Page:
Concepts of myth and ritual, and criticism of Shakespeare, 1880-1970
Verma, Rajiva (1972) Concepts of myth and ritual, and criticism of Shakespeare, 1880-1970. PhD thesis, University of Warwick.
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This work is a study of the various concepts and theories of myth and ritual as they are found in some non-literary disciplines, especially anthropology, in literary theory, and in the criticism of Shakespeare. It is divided into two parts. Part I discusses various theories of myth and ritual and the relation of these theories to literature in general. It consists of five chapters. Chapter 1 discusses the allegorical theory of myth, and tries to show that the idea of myth as allegory persists in literary criticism, even though it has generally been discarded in theory. It suggests that the majority of criticism in terms of myth and ritual can, in fact, be seen as the extension to literary material of the kind of allegorical and typological exegesis that has been widely practised in scriptural hermeneutic from very early times. This suggestion is tested with reference to Shakespeare-criticism in Chapter 6 in Part II. Chapter 2 discusses the idea of ritual and the specifically anthropological theories concerning the connexions between myth, ritual, and drama. It is suggested here that the idea of ritual as such, and a psychological-cum-sociological extension of the concept of the scapegoat may be critically more valuable than the mere tracing of the origins of works of art in primitive rituals. Chapter 3 discusses ideas concerning a special mythical mode of thought, emphasis being placed here on the theory of Ernst Cassirer. Chapter 4 is concerned with the theories of Northrop Frye and Levi-Strauss, who are both, in their very different ways, interested in the 'structural' approach to myth. Chapter 5 surveys theories concerning the social role of myth and ritual and also discusses the relation between myth and ideology. It is proposed here that application of anthropological theories of myth and ritual in literary criticism should logically lead to a sociological approach to the work of art. Part II is also divided into five chapters, each surveying the existing 'myth' criticism of Shakespeare in the light of the theories outlined in the corresponding chapter in Part I. It emerges from this survey that contrary to the common impression, the influence of anthropological theory, especially of the theories that come after Frazer and the 'Cambridge' anthropologists, has been relatively slight where actual criticism is concerned. In fact, we find that the overwhelming majority of the criticism of Shakespeare in terms of myth is really an extension of allegorical mythography to secular, literary works. In such criticism there is usually an assumption that the work under consideration is of mythical or scriptural status and hides some profound and universal truth. Sometimes, however, such criticism may also be seen as an attempt to raise the work of art to the status of myth.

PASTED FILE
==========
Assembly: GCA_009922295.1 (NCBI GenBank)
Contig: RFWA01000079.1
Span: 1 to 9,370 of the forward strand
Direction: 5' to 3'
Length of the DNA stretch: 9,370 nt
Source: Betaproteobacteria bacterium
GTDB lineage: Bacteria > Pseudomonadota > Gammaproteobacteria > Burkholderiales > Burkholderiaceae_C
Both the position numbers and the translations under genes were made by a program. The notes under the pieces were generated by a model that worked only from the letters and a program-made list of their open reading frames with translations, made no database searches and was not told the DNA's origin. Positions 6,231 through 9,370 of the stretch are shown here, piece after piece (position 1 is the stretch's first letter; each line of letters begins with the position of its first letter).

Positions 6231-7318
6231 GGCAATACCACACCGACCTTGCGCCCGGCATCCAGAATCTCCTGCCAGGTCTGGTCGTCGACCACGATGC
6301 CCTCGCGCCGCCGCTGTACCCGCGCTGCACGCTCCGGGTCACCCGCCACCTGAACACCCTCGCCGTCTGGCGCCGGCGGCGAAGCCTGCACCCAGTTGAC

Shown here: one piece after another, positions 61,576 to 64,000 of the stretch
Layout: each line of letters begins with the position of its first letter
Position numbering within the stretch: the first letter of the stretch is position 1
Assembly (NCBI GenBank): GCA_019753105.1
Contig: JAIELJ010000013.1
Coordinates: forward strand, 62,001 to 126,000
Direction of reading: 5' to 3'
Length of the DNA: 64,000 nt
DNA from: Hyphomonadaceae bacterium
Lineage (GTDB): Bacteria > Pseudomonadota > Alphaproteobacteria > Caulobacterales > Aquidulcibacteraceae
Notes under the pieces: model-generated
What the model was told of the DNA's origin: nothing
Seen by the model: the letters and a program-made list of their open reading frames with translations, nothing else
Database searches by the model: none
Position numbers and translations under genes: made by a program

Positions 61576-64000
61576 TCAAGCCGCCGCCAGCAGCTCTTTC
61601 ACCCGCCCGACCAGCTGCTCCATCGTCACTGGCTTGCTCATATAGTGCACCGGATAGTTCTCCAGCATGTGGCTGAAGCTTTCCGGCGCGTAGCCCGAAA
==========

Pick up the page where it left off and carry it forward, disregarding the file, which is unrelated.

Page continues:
|Item Type:||Thesis or Dissertation (PhD)|
|Subjects:||P Language and Literature > PN Literature (General) > PN0080 Criticism|
|Library of Congress Subject Headings (LCSH):||Criticism, Myth in literature, Ritual in literature, Anthropology, Shakespeare, William, 1564-1616 -- Criticism and interpretation|
|Institution:||University of Warwick|
|Theses Department:||Department of English and Comparative Literary Studies|
|Supervisor(s)/Advisor:||Hunter, G. K.|
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